Continue reading “This New Nuclear Battery Could Soon Go On the Market” »

Jan 16, 2024

China’s nuclear battery powers your smartphone for 50 years straight

Posted by in categories: mobile phones, nuclear energy

Betavolt wants to create batteries that will last a lifetime by 2025.

A Chinese startup called Betavolt has cooked up this itty-bitty nuclear battery — about the size of a little coin — which they claim can crank out electricity for 50 years straight, with no charging pit stops needed.

As the company leaps from development to the pilot stage, they’re gearing up for full-scale production and a grand entrance into the market pretty soon.

Continue reading “China’s nuclear battery powers your smartphone for 50 years straight” »

Jan 15, 2024

Chinese-developed nuclear battery has a 50-year lifespan — Betavolt BV100 built with Nickel-63 isotope and diamond semiconductor material

Posted by in categories: materials, nuclear energy

The design uses China’s first diamond semiconductor material.

Jan 13, 2024

China is Working on Bringing Nuclear Batteries to Smartphones, Making Charging Absolutely Obsolete

Posted by in categories: mobile phones, nuclear energy

I want this.

A Chinese company called Betavolt Technology has started working on nuclear batteries, and if this turns into something that actually works, you can say goodbye to smartphone charging. Based on the information we have received, the company is working on batteries across several devices.

The nuclear batteries are able to hold a charge for 50 years. Yes, you have heard this right. If this technology ever sees the light of day and hits the mainstream, it is safe to say that our smartphone batteries will outlive many of us.

Continue reading “China is Working on Bringing Nuclear Batteries to Smartphones, Making Charging Absolutely Obsolete” »

Jan 9, 2024

Fusing Academia and Industry: The Key to Unlocking Fusion Energy’s Potential

Posted by in categories: education, nuclear energy, sustainability

Fusion’s success as a renewable energy depends on the creation of an industry to support it, and academia is vital to that industry’s development.

A new study suggests that universities have an essential role to fulfill in the continued growth and success of any modern high-tech industry, and especially the nascent fusion industry; however, the importance of that role is not reflected in the number of fusion-oriented faculty and educational channels currently available. Academia’s responsiveness to the birth of other modern scientific fields, such as aeronautics and nuclear fission, provides a template for the steps universities can take to enable a robust fusion industry.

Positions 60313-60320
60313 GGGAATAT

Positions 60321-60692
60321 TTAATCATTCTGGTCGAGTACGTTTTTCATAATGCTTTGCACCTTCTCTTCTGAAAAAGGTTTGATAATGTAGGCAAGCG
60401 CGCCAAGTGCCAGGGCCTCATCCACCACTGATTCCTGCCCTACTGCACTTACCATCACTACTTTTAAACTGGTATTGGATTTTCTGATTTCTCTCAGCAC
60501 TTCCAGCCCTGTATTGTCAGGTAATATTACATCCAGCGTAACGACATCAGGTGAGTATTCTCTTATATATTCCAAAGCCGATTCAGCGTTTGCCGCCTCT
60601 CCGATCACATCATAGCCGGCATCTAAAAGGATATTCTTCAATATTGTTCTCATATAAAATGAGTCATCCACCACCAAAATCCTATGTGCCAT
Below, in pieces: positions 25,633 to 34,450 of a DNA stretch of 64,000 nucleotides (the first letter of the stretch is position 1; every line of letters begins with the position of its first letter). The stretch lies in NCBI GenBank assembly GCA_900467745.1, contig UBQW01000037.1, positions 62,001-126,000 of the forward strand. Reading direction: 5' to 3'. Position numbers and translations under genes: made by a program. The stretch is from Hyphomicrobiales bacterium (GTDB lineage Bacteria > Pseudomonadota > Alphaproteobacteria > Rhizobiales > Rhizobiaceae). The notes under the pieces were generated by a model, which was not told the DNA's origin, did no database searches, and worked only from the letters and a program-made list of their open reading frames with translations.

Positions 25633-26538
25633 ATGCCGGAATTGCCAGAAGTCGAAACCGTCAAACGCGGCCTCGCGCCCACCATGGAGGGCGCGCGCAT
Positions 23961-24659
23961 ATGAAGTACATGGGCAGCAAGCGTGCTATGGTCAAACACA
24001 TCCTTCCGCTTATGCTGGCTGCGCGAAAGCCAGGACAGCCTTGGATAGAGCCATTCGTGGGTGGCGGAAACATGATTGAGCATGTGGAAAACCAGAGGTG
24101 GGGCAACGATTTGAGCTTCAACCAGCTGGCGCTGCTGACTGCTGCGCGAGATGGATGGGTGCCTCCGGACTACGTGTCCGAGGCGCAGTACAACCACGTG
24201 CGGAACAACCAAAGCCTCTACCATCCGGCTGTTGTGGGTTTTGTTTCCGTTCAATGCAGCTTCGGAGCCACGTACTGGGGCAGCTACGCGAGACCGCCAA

Insights from Experts.

Jan 5, 2024

Hunting for elusive tetraneutrons with thermal fission

Posted by in categories: nuclear energy, particle physics

The possible emission rate of particle-stable tetraneutron, a four-neutron system whose existence has been long debated within the scientific community, has been investigated by researchers from Tokyo Tech. They looked into tetraneutron emission from thermal fission of 235 U by irradiating a sample of 88 SrCO3 in a nuclear research reactor and analyzing it via γ-ray spectroscopy.

Tetraneutron is an elusive atomic nucleus consisting of four neutrons, whose existence has been highly debated by scientists. This stems primarily from our lack of knowledge about systems consisting of only neutrons, since most are usually made of a combination of protons and neutrons. Scientists believe that the experimental observation of a tetraneutron could be the key to exploring new properties of atomic nuclei and answering the age-old question: Can a charge-neutral multineutron system ever exist?

Two recent experimental studies reported the presence of tetraneutrons in bound state and resonant state (a state that decays with time but lives long enough to be detected experimentally). However, indicate that tetraneutrons will not exist in a bound state if the interactions between neutrons are governed by our common understanding of two or three-body nuclear forces.